The untold truth of Kenny Rogers Roasters

Country music lovers were saddened by the news that legendary singer Kenny Rogers had passed away on March 20. The musician's legacy includes an impressive catalog of songs, including 21 No. 1 country hits, and a fast-food chain that bore his name, Kenny Rogers Roasters (via The New Yorker). This may be news to younger generations, since the brand no longer operates in the U.S., but Kenny Rogers Roasters actually used to be very popular back in the day.

In 1991, Rogers teamed up with former KFC CEO John Y. Brown Jr. to open the chicken restaurant, with its first store debuting in Coral Springs, Fla., as reported by Wide Open Eats. The chain served a "specialty of woodfire-roasted chicken plus homemade muffins, jacket potatoes, vegetable salads, pastas, soups, desserts, and beverages" (via Esquire Philippines). It quickly became successful, eventually expanding to 350 locations worldwide within a few years. The brand was even featured in an episode of the then-hit show Seinfeld.

But its success also came with struggles. According to Vice, Miami's Cluckers Wood Roasted Chicken filed a $10 million lawsuit against Kenny Rogers Roasters for stealing its "wood-roasted chicken" concept in 1992. That lawsuit ended in 1994, when the latter bought a majority stake in Cluckers. Meanwhile, Kenny Rogers Roasters was also facing fierce competition from Boston Chicken (now Boston Market), which was aggressively pushing into the rotisserie chicken market with new locations.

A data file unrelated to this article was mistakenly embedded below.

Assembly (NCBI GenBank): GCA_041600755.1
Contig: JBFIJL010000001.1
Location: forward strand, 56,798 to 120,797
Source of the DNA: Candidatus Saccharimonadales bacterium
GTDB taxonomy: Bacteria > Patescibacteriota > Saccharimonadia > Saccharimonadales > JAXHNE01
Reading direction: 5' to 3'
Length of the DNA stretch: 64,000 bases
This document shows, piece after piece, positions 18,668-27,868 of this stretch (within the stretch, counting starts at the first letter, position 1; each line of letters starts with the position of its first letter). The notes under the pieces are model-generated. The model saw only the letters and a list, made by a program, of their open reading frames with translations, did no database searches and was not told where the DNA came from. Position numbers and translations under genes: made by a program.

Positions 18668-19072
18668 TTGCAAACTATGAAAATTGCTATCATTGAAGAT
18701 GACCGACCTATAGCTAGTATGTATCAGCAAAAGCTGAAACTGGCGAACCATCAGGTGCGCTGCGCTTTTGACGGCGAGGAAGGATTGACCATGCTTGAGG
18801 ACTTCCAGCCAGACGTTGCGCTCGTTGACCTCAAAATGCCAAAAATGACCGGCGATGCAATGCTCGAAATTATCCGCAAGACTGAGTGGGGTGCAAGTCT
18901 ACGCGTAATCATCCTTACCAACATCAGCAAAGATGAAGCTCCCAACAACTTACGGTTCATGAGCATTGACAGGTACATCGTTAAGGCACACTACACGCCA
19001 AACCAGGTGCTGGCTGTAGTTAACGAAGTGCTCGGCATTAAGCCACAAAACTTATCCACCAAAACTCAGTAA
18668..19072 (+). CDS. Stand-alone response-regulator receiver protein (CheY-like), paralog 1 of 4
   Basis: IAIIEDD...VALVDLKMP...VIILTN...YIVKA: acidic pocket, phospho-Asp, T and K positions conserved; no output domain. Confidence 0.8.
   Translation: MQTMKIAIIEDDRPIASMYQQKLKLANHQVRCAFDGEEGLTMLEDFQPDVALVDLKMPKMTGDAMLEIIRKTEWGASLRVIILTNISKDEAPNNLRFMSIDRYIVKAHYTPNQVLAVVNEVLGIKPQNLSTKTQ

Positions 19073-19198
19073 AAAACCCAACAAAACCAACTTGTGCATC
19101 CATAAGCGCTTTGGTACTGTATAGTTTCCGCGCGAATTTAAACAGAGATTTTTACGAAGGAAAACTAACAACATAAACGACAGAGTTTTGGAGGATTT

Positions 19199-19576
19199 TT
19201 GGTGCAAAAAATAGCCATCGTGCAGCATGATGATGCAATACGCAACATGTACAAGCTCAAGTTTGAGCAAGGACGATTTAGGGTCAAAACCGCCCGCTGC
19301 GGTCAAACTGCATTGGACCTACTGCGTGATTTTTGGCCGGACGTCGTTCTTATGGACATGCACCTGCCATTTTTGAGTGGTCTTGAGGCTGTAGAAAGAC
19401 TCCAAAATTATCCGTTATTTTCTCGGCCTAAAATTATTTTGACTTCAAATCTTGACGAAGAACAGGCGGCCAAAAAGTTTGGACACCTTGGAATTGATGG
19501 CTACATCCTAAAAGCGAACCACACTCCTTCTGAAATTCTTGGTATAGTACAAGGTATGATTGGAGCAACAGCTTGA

Where can you find Kenny Rogers Roasters today?

With all of that pressure, Kenny Rogers Roasters had to fold, at least in the U.S. The chain declared bankruptcy in 1998 and was sold to Nathan's Famous for $1.25 million. It was then that Rogers himself decided to separate himself from the brand. Nathan's Famous later sold Kenny Rogers Roasters to an Asian franchisee, a company owned by Berjaya Group of Malaysia in 2008.

In the U.S., Kenny Rogers Roasters closed its last store in 2011 and has since faded from public memory. In Asia, however, the restaurant brand is still going strong, with around 400 locations in Malaysia, the Philippines, Indonesia, India, Thailand, and many other countries. And though Rogers no longer had any active involvement in the business, he reportedly had worked out an arrangement where the brand could still use his name and likeness in return for annual payments to the singer.

Will Kenny Rogers Roasters ever return to America? Vice mentioned that as of 2011, the company was "hoping to leverage its international success into a return to the American market," but things are still up in the air. For the time being, it looks like a visit to Kenny Rogers Roasters will require a trip to Asia.